If fact discovery is anticipated to be expensive, like in most antitrust cases, taking a shot at dismissal seems more appealing. Conversely, if the facts are relatively low in number or undisputed, waiting to spring your brilliant arguments until a more favorable level of review is available may make more sense. In the long run, waiting until summary judgment may save your client:

  • the money saved by not having to draft the motion to dismiss
  • the money saved in not giving your opponent more time to develop a response to your arguments, thereby potentially defeating your motion for summary judgment
  • the money saved in a potentially less contentious discovery process as a result of your opponent not knowing your case theme and, thus, not going to war over your key discovery requests.

“My Reputation, Iago, My Reputation!”
Sometimes a motion to dismiss has other strategic uses. For example, if the complaint contains blatantly misleading or false allegations, a quick motion to dismiss can serve to get the judge on your side early in the case. However, this strategy may only be used in limited situations. Most courts can only consider the allegations in the complaint, exhibits submitted with the complaint, and documents “whose contents are alleged in the complaint and whose authenticity no party questions.”[7] Thus, if the plaintiff alleges a misleading interpretation of the terms of a
previous settlement between the parties, for example, you can use a motion to dismiss to get that previous settlement in front of the judge early in the case—thereby harming your opponent’s credibility and boosting your own—before your opponent amends the complaint to correct the misleading allegation.

The decision whether to file a motion to dismiss may also be influenced by the amount of bad press your client receives from the complaint. For example, the complaint filed against then President Clinton in Clinton v. Jones,[8] was, ahem, strongly worded. President Clinton’s motion to dismiss was based on an important legal theory—immunity—but the need for an immediate response to the colorful complaint was likely taken into consideration. Although you are presumably not representing any sitting presidents, your client’s reputation must nonetheless be protected. Sometimes a promptly filed motion to dismiss can soften the sting of a harshly worded complaint. Even if the motion to dismiss does not get a lot of press, hopefully your client will at least feel better knowing that “the lawyers are on it.”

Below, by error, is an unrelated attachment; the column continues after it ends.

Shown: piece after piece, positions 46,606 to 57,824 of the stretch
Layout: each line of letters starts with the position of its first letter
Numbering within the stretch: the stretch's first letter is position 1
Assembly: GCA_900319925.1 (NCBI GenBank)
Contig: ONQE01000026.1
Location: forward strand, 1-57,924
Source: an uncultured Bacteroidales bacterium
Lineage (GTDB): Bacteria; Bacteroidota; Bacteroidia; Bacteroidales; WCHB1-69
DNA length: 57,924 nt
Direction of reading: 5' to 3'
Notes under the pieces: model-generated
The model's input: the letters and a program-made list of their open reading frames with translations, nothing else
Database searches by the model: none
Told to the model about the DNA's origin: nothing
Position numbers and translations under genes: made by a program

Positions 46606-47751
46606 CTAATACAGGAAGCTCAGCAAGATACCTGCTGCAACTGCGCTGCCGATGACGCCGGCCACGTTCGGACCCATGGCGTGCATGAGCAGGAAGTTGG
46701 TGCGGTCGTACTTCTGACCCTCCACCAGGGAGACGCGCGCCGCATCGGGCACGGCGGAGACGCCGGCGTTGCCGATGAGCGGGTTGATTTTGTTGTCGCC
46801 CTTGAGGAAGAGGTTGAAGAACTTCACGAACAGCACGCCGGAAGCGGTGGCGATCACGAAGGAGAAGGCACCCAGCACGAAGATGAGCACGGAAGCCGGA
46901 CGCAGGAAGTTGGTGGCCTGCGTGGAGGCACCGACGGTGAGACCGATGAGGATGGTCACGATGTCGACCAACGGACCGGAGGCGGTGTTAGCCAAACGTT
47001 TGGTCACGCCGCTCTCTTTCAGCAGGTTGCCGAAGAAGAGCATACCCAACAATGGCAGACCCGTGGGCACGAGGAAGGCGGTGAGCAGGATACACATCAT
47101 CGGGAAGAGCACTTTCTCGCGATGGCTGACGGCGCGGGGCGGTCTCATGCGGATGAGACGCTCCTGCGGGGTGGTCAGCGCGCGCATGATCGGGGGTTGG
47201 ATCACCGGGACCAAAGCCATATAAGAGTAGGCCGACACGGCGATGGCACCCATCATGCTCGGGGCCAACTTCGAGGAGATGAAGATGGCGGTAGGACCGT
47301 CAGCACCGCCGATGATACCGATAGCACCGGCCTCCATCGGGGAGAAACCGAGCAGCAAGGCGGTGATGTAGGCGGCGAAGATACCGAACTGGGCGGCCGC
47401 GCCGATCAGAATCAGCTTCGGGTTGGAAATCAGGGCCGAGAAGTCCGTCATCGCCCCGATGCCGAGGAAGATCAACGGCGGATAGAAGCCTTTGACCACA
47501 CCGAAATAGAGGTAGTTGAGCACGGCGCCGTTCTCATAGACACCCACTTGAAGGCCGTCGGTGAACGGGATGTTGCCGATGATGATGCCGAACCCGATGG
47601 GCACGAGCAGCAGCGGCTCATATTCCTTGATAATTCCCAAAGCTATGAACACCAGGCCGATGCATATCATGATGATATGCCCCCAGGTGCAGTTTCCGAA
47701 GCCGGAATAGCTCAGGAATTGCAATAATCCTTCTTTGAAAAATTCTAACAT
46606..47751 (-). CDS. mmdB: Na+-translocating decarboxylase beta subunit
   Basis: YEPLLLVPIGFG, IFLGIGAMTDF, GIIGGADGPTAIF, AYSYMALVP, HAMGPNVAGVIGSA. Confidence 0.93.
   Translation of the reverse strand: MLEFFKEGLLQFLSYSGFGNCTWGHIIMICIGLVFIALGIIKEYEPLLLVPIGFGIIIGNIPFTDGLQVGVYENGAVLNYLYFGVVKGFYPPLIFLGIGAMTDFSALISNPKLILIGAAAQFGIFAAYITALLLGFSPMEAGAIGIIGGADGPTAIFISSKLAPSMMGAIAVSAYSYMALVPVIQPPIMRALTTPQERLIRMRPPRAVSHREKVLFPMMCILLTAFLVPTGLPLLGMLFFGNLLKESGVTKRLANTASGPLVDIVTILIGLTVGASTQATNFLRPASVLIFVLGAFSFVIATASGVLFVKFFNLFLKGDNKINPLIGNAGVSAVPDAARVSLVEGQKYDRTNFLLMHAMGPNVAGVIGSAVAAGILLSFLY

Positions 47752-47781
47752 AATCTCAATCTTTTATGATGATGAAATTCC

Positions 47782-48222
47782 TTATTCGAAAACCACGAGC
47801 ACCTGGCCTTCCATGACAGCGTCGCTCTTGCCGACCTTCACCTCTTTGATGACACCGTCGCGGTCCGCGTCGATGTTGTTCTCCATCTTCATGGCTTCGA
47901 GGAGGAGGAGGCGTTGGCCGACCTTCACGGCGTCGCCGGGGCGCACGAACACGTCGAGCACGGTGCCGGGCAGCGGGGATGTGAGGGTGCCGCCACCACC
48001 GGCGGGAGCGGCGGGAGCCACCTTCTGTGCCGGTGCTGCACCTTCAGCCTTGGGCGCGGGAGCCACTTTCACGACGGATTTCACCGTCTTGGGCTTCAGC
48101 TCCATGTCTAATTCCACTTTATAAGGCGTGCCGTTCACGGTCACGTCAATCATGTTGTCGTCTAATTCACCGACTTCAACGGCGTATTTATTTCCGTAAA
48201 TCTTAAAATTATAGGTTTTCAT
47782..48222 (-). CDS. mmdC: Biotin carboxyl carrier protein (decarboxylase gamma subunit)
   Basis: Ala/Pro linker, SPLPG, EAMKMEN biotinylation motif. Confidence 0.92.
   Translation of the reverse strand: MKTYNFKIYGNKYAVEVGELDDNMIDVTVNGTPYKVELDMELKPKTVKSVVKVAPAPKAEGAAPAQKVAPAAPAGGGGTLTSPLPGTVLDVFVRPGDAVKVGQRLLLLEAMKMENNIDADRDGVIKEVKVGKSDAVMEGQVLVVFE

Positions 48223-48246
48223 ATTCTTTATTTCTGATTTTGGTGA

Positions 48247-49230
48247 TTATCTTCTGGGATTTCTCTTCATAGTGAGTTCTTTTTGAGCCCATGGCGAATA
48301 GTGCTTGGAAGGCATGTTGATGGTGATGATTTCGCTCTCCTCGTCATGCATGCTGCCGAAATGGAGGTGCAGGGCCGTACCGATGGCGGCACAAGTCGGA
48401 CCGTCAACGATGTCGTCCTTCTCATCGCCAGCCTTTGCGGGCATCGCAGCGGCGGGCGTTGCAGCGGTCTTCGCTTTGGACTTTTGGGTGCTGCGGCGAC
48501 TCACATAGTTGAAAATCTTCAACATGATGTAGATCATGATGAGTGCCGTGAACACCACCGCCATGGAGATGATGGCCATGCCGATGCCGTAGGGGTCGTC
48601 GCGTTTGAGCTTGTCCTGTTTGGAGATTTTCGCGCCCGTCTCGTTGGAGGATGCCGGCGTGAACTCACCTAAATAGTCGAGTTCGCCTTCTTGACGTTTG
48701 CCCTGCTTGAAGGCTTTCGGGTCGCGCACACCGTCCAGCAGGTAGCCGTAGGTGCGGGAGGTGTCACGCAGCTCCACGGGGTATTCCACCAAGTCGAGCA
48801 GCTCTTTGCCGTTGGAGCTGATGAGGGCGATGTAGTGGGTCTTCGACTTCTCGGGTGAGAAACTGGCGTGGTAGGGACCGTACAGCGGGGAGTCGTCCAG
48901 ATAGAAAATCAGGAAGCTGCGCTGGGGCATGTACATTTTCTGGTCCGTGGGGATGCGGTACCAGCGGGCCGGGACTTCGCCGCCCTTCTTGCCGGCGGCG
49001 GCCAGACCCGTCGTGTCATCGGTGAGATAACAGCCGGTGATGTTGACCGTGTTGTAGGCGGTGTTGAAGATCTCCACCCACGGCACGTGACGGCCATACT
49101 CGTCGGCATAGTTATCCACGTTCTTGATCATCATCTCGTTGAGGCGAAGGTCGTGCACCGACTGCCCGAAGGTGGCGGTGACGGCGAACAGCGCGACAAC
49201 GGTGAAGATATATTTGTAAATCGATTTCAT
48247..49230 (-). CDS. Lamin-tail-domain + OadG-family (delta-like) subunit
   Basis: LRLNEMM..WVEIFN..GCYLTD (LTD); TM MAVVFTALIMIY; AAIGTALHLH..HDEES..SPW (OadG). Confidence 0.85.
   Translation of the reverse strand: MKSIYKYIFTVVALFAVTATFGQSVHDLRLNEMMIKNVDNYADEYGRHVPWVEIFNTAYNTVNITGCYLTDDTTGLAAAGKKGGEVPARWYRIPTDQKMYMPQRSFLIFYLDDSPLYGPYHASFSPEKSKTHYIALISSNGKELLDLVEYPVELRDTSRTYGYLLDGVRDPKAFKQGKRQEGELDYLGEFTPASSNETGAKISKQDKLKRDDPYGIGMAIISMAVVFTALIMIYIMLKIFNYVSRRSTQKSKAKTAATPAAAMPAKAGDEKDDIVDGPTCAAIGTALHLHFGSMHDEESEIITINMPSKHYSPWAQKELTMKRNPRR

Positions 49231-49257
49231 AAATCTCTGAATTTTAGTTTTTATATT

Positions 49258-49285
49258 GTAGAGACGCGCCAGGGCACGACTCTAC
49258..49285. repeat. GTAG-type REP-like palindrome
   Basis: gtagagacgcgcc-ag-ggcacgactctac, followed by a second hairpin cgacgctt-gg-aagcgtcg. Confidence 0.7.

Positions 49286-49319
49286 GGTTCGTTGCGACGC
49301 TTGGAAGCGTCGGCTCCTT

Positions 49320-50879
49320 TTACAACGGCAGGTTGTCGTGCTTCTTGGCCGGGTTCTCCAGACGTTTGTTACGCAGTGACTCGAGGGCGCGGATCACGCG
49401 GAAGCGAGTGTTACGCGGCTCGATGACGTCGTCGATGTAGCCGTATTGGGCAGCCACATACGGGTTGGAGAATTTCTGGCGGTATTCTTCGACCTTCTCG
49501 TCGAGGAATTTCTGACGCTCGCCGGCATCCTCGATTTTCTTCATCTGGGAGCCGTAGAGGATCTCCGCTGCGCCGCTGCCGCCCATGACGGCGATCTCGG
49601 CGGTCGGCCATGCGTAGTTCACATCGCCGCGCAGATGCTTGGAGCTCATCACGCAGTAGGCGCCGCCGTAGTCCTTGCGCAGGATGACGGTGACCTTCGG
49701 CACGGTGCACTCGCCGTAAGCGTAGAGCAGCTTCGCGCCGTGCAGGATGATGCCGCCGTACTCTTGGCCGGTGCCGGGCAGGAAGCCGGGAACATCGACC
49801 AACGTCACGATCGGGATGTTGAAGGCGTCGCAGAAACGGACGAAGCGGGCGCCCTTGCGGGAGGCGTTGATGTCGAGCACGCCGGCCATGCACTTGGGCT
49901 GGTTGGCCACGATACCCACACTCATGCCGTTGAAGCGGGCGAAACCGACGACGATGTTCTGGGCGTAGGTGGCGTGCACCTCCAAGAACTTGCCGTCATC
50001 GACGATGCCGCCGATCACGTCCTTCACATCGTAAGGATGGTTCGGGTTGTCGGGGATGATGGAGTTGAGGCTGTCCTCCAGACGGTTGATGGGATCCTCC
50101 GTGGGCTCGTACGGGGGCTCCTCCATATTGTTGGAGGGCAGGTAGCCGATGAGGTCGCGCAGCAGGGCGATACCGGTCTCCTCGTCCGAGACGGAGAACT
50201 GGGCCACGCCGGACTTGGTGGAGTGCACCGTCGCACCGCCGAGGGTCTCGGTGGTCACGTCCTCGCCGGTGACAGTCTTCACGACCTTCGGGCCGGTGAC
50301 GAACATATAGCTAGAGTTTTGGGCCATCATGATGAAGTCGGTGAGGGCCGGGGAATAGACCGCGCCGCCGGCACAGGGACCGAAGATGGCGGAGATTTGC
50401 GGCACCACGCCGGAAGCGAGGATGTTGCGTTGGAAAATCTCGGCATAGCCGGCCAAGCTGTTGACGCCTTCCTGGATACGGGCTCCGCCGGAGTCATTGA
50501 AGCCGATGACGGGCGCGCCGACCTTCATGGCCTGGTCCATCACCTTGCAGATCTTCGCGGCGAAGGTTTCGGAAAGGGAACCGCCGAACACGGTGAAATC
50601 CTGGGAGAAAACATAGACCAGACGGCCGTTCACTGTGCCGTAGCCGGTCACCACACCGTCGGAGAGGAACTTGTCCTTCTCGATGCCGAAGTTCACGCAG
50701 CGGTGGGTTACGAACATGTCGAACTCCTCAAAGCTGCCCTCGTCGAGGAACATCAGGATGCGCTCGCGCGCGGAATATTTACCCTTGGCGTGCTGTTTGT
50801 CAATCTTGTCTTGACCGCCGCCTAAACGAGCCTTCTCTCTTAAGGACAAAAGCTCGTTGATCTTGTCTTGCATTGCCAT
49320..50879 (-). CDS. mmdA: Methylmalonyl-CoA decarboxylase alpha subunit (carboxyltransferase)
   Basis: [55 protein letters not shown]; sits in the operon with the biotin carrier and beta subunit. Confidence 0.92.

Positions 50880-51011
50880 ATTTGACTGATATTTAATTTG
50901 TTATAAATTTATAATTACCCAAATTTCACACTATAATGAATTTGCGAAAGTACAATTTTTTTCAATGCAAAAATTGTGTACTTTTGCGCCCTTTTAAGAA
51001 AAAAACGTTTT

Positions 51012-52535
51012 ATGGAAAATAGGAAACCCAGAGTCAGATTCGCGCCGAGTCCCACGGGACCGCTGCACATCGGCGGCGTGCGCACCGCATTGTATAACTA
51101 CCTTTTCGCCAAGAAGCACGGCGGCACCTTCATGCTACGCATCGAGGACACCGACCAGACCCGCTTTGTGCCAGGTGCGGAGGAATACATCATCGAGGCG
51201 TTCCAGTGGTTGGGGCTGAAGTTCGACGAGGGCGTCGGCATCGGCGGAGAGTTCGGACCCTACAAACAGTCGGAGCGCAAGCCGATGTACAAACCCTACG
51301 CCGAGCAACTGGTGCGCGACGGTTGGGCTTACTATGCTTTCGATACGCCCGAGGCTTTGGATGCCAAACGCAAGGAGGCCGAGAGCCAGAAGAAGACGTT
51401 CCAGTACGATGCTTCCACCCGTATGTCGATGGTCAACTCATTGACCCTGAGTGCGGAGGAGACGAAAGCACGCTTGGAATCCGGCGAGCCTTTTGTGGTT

Before moving to dismiss, ask yourself why you are making the motion. If the answer is “because I can,” then perhaps you haven’t thought enough about the decision. Moving to dismiss may needlessly consume money and judicial resources, and forfeit strategic advantages in discovery. Discuss the potential risks and benefits with your clients before filing. Last, make an objective prediction on the likelihood of fulfilling the goal behind your motion to dismiss. So yes, young lawyer, you may file that motion to dismiss—but only now that you understand what you and your client have to gain and what you and your client stand to lose.

Key words: Motion practice, motion to dismiss

Mark Thomas Smith is with Cooley Godward Kronish LLP in Palo Alto, California.


End Notes

  1. “Every defense to a claim for relief in any pleading must be asserted in the responsive pleading if one is required. But a party may assert the following defenses by motion: . . . (6) failure to state a claim upon which relief can be granted.” Fed. R. Civ. P. 12(b)(6).  
  2. See C. Edward Good, A Grammar Book for You and I . . . Oops, Me! 310–12 (Capital Books, Inc. 2002) (explaining that the verb should be singular when a collective noun—group—acts as a whole, but the verb should be plural in this case where each individual member of the group is waiting to vote individually, even without the prepositional phrase “of citizens”). So although admittedly awkward, saying, for example, “the team are dressing for the game” is grammatically correct. Id.
  3. See Fed. R. Civ. P. 11(b).
  4. Fed. R. Civ. P. 12(b)(6).
  5. To win a motion to dismiss, the defendant must show that the plaintiff did not plead “enough facts to state a claim to relief that is plausible on its face.” Bell Atlantic Corp. v. Twombly, 127 S.Ct. 1955, 1974 (2007). In contrast, to win on a motion for summary judgment, the defendant has to show “there is no genuine issue as to any material fact.” Fed. R. Civ. P. 56(c). Thus, the plaintiff simply has to show a plausible claim to relief to overcome a motion to dismiss, but must demonstrate an issue related to a material fact to overcome a motion for summary judgment.
  6. In the classic cartoon the Simpsons, an admissions officer from Yale tells Mr. Burns that, based on his son’s terrible test scores (he spelled Yale with a 6), Mr. Burns will have to donate an international airport for his son (voice of Rodney Dangerfield) to gain admission to Yale. Mr. Burns, with his checkbook drawn, replies: “Are you mad?! I’m not made of airports! Now get out!” The Simpsons: Burns, Baby Burns (Fox Network television broadcast Nov. 17, 1996).
  7. Van Winkle v. Allstate Ins. Co., 290 F. Supp. 2d 1158, 1162 n. 2 (C.D. Cal. 2003).
  8. Clinton v. Jones, 520 U.S. 681 (1997).